When a Third District judge this week struck down Salt Lake City's ordinance controlling sexually oriented businesses, it was a setback, but it does not mean that the city is suddenly wide open for such sleaze.
The law had put tight controls on sites and activities for operations such as escort services, private dancers, models, "talk" shops and similar businesses that have some sexual atmosphere or orientation.Judge Leonard H. Russon said the ordinance was too vague and overly broad, and thus was unconstitutional. However, the chance to keep essentially the same law on the books appears reasonable.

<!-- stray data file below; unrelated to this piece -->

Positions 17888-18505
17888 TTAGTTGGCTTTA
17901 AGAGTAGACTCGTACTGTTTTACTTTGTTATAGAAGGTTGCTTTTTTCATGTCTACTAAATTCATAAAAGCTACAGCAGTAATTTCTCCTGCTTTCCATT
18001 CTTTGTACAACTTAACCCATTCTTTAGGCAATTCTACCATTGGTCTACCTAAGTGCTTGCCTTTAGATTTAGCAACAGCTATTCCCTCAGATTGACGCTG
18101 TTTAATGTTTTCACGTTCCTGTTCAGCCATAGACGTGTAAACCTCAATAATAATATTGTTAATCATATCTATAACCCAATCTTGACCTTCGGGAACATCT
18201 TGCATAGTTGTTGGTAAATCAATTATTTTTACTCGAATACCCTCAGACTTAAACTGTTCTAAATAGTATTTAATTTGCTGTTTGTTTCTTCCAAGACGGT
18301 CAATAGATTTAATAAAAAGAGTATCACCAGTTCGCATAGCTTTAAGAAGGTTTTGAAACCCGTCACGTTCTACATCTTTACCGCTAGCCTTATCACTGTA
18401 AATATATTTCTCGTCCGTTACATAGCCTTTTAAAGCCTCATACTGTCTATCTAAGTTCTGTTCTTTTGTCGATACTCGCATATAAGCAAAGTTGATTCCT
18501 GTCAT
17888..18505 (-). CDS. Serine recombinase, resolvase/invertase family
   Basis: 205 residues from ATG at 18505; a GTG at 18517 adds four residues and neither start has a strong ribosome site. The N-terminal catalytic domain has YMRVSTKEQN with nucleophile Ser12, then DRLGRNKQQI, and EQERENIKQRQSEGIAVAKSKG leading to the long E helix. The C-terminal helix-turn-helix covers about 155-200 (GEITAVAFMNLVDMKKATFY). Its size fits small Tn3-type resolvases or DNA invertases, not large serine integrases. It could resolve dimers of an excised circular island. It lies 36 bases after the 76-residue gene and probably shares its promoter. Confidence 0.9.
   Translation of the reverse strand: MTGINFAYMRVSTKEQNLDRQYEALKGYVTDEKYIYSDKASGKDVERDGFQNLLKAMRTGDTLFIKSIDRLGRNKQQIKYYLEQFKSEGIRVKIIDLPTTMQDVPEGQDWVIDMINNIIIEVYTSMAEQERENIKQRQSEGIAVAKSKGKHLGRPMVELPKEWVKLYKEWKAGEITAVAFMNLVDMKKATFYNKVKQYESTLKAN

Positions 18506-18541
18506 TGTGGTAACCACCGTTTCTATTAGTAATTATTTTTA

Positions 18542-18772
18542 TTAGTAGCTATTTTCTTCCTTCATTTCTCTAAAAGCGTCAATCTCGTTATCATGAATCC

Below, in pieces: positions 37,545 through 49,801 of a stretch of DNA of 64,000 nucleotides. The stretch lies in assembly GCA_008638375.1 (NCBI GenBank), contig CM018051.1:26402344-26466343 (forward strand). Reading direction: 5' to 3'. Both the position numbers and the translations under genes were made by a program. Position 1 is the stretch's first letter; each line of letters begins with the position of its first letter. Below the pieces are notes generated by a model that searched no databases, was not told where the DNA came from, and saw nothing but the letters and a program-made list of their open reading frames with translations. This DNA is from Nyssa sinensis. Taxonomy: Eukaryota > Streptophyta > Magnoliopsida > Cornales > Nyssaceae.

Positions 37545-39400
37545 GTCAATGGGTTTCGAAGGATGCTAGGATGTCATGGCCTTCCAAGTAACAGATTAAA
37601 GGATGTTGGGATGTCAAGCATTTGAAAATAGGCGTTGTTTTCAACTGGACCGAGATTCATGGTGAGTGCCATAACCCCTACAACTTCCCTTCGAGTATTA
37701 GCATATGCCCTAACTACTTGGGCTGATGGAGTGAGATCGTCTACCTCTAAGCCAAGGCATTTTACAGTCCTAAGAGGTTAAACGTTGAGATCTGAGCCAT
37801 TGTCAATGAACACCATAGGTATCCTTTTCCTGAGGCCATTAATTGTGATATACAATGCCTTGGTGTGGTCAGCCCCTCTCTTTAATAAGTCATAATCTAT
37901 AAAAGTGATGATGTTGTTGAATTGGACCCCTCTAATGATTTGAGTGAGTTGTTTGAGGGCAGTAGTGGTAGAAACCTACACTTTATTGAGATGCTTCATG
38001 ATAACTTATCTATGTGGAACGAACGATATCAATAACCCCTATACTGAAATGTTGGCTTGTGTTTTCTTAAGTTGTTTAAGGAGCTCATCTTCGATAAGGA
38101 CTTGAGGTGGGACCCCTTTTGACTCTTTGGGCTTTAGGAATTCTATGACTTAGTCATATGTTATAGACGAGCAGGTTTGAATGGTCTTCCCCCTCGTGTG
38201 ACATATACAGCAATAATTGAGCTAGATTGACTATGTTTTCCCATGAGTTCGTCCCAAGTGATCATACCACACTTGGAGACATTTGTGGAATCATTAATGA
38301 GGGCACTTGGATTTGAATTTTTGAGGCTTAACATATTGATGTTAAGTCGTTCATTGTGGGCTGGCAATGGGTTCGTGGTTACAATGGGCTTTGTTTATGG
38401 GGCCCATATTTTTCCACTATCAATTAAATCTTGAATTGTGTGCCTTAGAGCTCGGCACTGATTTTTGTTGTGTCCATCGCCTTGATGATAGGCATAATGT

In the first place, Judge Russon said that the city does have a right to regulate sexually-oriented businesses. His objections to the city ordinance were confined to certain specific points. The city attorney thinks that sharpening the language in a few instances will remove the vagueness so that law will pass muster.
The judge gave the city 10 days to make what changes officials could make in the document. In the meantime, the law stays in effect.
If the ordinance is revised and approved by the City Council, lawyers for the plaintiffs say they will file suit once more to challenge its constitutionality.
Salt Lake City would be better off without such businesses. In the past, they have turned out in several instances to be fronts for prostitution. City officials should continue their fight to keep very tight controls and restrictions on such enterprises.